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to formulate representations of meaning from not just a single sentence. At some stage it is worth giving learners practice in deciding which unguessable words should be looked up in the dictionary and which should be ignored” (Clarke & Nation. give much information about the meaning of a word. Memorizing may be good and useful as a temporary technique for tests. Students learn from context by making connections between the new word and the text in which it appears. ISSN 2200-3452 (Online) Vol. He states that for vocabulary building purposes. Thornbury (2006:322) stresses the importance of learning in context. To develop reading efficiency guessing from context is useful “The ability to guess the meaning of a word without referring to a dictionary saves time and allows the reader to continue reading without interruption. Prince (1996: 489) lists three benefits of learning from context: first. “To guess a meaning the reader must consider and interpret the available evidence. it is likely that the text will display topically connected sets of words (or lexical fields). Finally. 1985:236). We string many sentences together in cohesive units such that sentences bear interrelationships… Both the production and comprehension of language are a factor in our ability to perceive and process stretches of discourse. 1980: 218). but not for learning a foreign language (Igbaria) because students who simply memorize word meanings frequently have trouble applying the information in definitions and often make mistakes about the meanings (Texas Reading Initiative. 6. such as their associated collocations or grammatical structures (Thornbury. predict what should occur. If we really wish to teach students meanings of the words and how they are used it is useful to present them in context and students are more likely to deduce meaning from a context. It is also one that we all already use-perhaps unconsciously-when reading and listening in our mother tongue. Decarrico (2001: 288) highlights the importance of learning new words in context and states that new words should not be presented in isolation and should not be learned by simple rote memorization. Deighton (1959) lists some likely reasons for this: a) Only some contexts. many linguists in their studies emphasize the effectiveness of learning words from context. assessing the meaning of a word in context obliges the learner to develop strategies. 2002:53). such as anticipating and inferencing. which become increasingly profitable as learning progresses because they instill an attitude of self-reliance that is hallmark of proficiency.whether spoken or written . They also learn new words through repeated exposures. Thus developing the skill of guessing meanings is in many ways developing the skill of reading” (Clarke & Nation. It is important that new vocabulary items be presented in contexts clues to meaning and that students be given multiple exposure to items they should learn. such as their associated collocations or grammatical structures. . Presenting vocabulary in context will enable students to improve their vocabulary. November 2012 However some studies indicate that learning from context is a rather ineffective process. 1980: 217). gaining more comprehension of a word’s meanings and functions by seeing it several times in different contexts (Johnson & Johnson). systematically meeting new words in context underlies the fact that words are indeed used in discourse for purposes of communication. What’s more. 1996: 480). and c) the context will supply information about only some aspects of this one meaning of the word and he concludes that vocabulary growth from context is a gradual matter (Nagy & Herman & Anderson. Moreover. and seek confirmation of the prediction. Page | 178 This paper is licensed under a Creative Commons Attribution 3. probably a small percentage. b) at best. Research evidence suggests that words loosely connected by topic may be easier to learn than more tightly connected lexical sets. We use language in stretches of discourse. 1 No. Although there are studies which show that learning words from context is an ineffective approach. Most of the words acquired through incidental reading are learned through context. only one of the possibly many meanings of the word is supported by the context. it seems to be one that can be taught and implemented relatively easily.have enormous advantages over learning words from lists. And Hulstijn (1992) points out that learners frequently make incorrect guesses about meanings because L2 contexts do not always provide sufficient information to make a correct guess possible even when a learner has been trained to use all the semantic and syntactic clues available (Prince. the fact that words are in context increases the chances of learners appreciating not only their meaning but their typical environments. Scott Thornbury (2002:148) argues that guessing from context is probably one of the most useful skills learners can acquire and apply both inside and outside the classroom. but referents in both previous sentences and following sentences. Brown (1980: 189) makes it very clear why context-based learning is effective: A single sentence can seldom be fully analyzed without considering the context. Words in context increases the chances of learners appreciating not only their meaning but their typical environments. For a start. texts . Second. 2000: 8). Edwards states that (2009) students will see how the new item (a new word) works grammatically and the context will help make the item more memorable and aid retention.0 License. context provides an indication of the way the words are used. In this way it increases reading efficiency. International Journal of Applied Linguistics & English Literature ISSN 2200-3592 (Print).

To be truly beneficial.0 License. and simply looking them up in the dictionary did not provide students with the support they needed to understand the meanings of the words as they were used in the selections.250. 1 No. they should read some books for fun and others for a challenge (Johnson & Johnson). in and out of school at a conservative rate of 150 words per minute. · If 2 to 5 percent of the words the student encounters are unknown words. These activities led to the deep processing of the words and repeated exposures to them – both of which have been shown to contribute to word learning and comprehension improvement (p. International Journal of Applied Linguistics & English Literature ISSN 2200-3592 (Print). This prevented the isolated learning of words and demonstrated to students how all word learning is contextualized. 4. 3. Students reading at or below their current levels will not dramatically increase their vocabulary.500 new words. Checking that the guess is correct. 2000:14): · If. . Emilio got a note from Dashiell. the more likely the same word will occur in other texts and this will give us an opportunity to enrich our vocabulary knowledge. It is likely that this knowledge will directly enter implicit memory as it will be less complicated than the concept of the word. he or she will counter from 45. (1995) students learned the contextual meanings of words. (Johnson & Johnson). five days a week. Guessing the meaning of the unknown word. November 2012 Cynthia and Drew Johnson state that to know a word students need to see it in context relates to the word around it. we see that a student would learn at least 2. a fifth-grader reads for an hour each day. In a study about teaching vocabulary within the context carried out by Dole. consider the changes in the word got. This means looking at the relationship between the clause containing the unknown word and surrounding clauses and sentences. Students need to see words in different contexts in order to learn them thoroughly. they usually become frustrated. ISSN 2200-3452 (Online) Vol. An approach that includes definition as well as context can generate a full and flexible knowledge of word meanings. When students read texts that consist primarily of unknown words. Finding the part of speech of the unknown word. wide reading should include texts with varied levels of difficulty. Guessing from context focuses on the particular reference of a word as determined by the context rather than on its underlying meaning. 2. Using and applying several examples of a word in different contexts reinforces word knowledge. and characters in the selections. When students are given several sentences that use a word in different ways.250 new words from context each year. 6.000 to 112. They were also able to see how words relate directly to the plot. Although in most of these examples got conveys the idea of receiving. The effectiveness of wide reading is demonstrated as follows (Texas Reading Initiative. Emilio got rich. Using the lower number given above for unknown words encountered during the reading program. This was especially important because so many of the words had multiple meanings. Sloan and Trathen. Looking at the wider context of the unknown word. The more we read and guess the meanings of the words from context. Thus students learned the meanings of new words as these were actually used in the selections. as it appears in the following sentences: Emilio got a cold. For example. To help them get the most out of incidental learning. Looking at the immediate context of the unknown word and simplifying this context if necessary. 3. · We know that students learn between 5 and 10 percent of previously unknown words from a single reading. 459). Through the generation of sentences using the words in context and discussions about the words as they related to the selections. Clarke and Nation (1980) in the following example suggests another strategy how to guess the meaning from a context: Page | 179 This paper is licensed under a Creative Commons Attribution 3. theme. they begin to see how a word’s meaning can change and shift depending on its context. Guessing may also serve to raise consciousness of the word (Nation. students received multiple exposures to the words. 5. the student will encounter 2. over a school year. How guessing the meanings of words from context is done effectively? Nation and Coady ( 1988: 104) suggests a-five-step strategy for guessing from context: 1. the meaning is slightly different in each one. Dashiell got in trouble. 1995:13). Students received practice using the words within the context of the reading selections.000 words in the course of reading.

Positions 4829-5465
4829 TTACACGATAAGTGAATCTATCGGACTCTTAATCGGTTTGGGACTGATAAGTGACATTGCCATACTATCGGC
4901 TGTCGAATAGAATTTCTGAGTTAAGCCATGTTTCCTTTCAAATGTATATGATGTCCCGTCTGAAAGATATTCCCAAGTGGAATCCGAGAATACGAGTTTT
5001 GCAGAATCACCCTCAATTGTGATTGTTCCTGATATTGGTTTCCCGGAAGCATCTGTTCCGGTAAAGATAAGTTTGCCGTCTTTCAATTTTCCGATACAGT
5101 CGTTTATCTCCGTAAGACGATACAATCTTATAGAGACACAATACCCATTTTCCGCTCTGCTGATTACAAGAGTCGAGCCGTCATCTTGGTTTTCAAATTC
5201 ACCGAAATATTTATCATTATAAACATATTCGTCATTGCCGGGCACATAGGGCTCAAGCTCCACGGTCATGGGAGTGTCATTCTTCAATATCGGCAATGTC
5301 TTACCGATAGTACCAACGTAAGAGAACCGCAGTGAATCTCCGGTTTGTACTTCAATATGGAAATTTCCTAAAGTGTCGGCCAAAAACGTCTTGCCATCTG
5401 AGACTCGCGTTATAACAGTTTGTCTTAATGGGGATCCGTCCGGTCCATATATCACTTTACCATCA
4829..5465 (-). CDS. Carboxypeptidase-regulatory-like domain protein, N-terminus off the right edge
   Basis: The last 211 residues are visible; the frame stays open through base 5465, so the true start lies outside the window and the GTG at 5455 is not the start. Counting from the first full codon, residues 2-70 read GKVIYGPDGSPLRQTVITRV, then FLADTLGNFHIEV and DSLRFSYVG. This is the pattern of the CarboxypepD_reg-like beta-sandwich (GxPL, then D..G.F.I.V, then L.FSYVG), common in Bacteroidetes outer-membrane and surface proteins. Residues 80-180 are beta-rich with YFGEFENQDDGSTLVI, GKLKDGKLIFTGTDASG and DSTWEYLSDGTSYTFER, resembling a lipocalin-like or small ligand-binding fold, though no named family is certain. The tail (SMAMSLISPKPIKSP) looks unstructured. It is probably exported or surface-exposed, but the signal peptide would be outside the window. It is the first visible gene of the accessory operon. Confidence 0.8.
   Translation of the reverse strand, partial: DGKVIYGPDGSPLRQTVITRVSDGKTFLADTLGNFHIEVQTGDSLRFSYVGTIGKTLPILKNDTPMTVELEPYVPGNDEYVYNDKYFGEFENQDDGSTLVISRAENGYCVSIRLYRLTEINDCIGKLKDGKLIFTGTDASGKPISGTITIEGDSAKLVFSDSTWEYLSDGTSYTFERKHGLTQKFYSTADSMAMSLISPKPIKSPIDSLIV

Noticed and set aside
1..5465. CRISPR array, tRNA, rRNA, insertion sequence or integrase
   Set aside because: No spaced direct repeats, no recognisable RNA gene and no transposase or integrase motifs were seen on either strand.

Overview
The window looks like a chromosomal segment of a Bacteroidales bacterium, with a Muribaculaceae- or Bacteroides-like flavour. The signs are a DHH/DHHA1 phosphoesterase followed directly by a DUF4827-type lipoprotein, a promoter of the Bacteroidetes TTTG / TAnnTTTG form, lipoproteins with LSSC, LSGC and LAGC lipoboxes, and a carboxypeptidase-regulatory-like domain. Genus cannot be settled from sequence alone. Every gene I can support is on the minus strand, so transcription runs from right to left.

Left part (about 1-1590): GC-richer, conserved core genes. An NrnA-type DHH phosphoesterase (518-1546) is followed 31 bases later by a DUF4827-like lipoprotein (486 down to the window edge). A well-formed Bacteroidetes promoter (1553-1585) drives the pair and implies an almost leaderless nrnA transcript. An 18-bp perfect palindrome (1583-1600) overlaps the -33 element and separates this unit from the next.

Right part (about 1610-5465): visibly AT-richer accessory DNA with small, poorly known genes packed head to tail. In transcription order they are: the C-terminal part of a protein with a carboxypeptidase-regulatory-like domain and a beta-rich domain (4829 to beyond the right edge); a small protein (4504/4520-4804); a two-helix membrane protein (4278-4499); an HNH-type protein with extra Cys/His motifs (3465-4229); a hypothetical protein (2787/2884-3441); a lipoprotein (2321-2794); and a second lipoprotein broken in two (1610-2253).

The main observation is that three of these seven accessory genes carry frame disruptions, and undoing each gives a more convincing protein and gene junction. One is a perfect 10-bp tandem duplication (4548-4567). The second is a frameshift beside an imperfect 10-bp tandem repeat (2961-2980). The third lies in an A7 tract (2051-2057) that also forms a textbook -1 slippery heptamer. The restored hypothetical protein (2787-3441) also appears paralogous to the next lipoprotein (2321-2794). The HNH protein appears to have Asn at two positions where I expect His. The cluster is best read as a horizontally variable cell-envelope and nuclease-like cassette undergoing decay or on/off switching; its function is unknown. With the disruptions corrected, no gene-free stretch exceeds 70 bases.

but learners should be able to produce such ideas as ‘damage’ or ‘destroy’. The precise meaning of cripple cannot of course be reached by this type of guessing. cripple can be given a negative value since it is likely that a typhoon will have some kind of negative (or undesired) influence upon a city. serves to create a mental model of the situation (Johnson-Laird. Before correctly ascribing a meaning to the word “peel”. 1 No. Because of the peat-laden water. The most plausible remaining candidate of “peel” is “to remove the skin” (Prince. the contours of which are fixed by the clues provided by the other words in the sentence. The following example by Clarke and Nation (1980) of cause and effect and contrast in combination illustrates one way of teaching the guessing process. we concentrate on context as our primary method of understanding meaning because our vocabulary lists emerge from our reading.0 License. Peat-laden (adjective) occurs in the cause and so a good guess at its meaning can be made if the effect is understood. 6. 212). the learner must eliminate other possibilities by noticing. however. 4. an exact determination of meaning is not possible. As the semester progresses and we engage in regular discussions of vocabulary in Page | 180 This paper is licensed under a Creative Commons Attribution 3. many others can be assigned a positive or a negative value. Thus. Since the effect or result depends on the cause. tired but elated: the presence of but suggests that elated is not similar in meaning to tired. Each gap may be said to have a certain shape. since it is quite irrelevant to know the exact meaning of peat (p. if not. Read on and see if the guess is confirmed. carry on reading. that the cutting involved in chip-making is already accounted for. The italicized words are taken to be unknown and the following type of analysis can provide a strategy for guessing them. the verb cripple may be unfamiliar but can be adequately inferred according to the formula: Typhoon Vera Verb Keelung Typhoon Vera did something to Keelung. as might its ending (e. the fact is that for a general understanding of a reading passage it is often sufficient to appreciate the general meaning of a word (p. so. 6. an understanding of one clause can be very useful in determining the meaning of the other. so peeling is probably a different activity from cutting. for example. 2. ISSN 2200-3452 (Online) Vol. ‘In this case. not even the powerful lights were sufficient for a clear picture but although the photographs were hazy and indistinct. however. If the word does not seem critical. and. What negative things can be said about water in connection with photographs? That is cloudy. Peat-laden is clearly a negative type of adjective when applied to water in this context. an –ed or –ing ending might indicate it is a verb). All these are sufficiently close for adequate comprehension. they did show what appeared to be a diamond-shaped fin and snake-like neck. November 2012 Typhhon Vera killed or injured 218 people and crippled the seaport city of Keelung. including the surrounding clauses and sentences. The short passage contains a cause and effect unit in the first half and a contrast (or concession) unit in the second.go back and repeat the above steps. does it have an article (which might suggest whether it is countable or not)? If it is a verb.1983). Look at the wider context. 213). etc. the effect of water would prevent a clear picture being taken?’ Once again. Later sentences may help to show exactly how negative crippled is by telling about the amount of damage involved. it is a noun verb. does it have an object? 3.especially if there are ‘signposting’ words. Maybe the meaning will become clearer later on. In another study Nelson (2008: 37) writes that even though many language decoding strategies emerge from our discussions. For example: downhearted is made up of down + heart+ a participle affix (-ed). Look for further clues in the word’s immediate collocates-if it is a noun. filled with particles. for example. Make a guess as to the meaning of the word. that might give a clue as to how the word is connected to its context. adjective. . However. Take an example from the experimental material: “Let’s make dinner together. Prince in his study suggests that one important element of context theory is the semantic gap that is created by the presence of an unknown word. but it is also not necessary. 1996:487).g. Look at the form of the word for any clues as to meaning. shall we? If you peel the potatoes. such as but. unclear in some way. 5. Decide the part of speech of the unknown word-whether. For example: We got home. International Journal of Applied Linguistics & English Literature ISSN 2200-3592 (Print). I’ll cut them and make the chips.” The shape of the gap is determined mainly by the word “potato” which when combined with the reader’s previous knowledge of chip-making.and if the word seems critical to the understanding of the text. Although many verbs can be considered as ‘neutral’. Its position in the sentence may be a guide. Thornbury (2002: 148) recommends the following steps for guessing from context: 1. on the basis of the above strategies.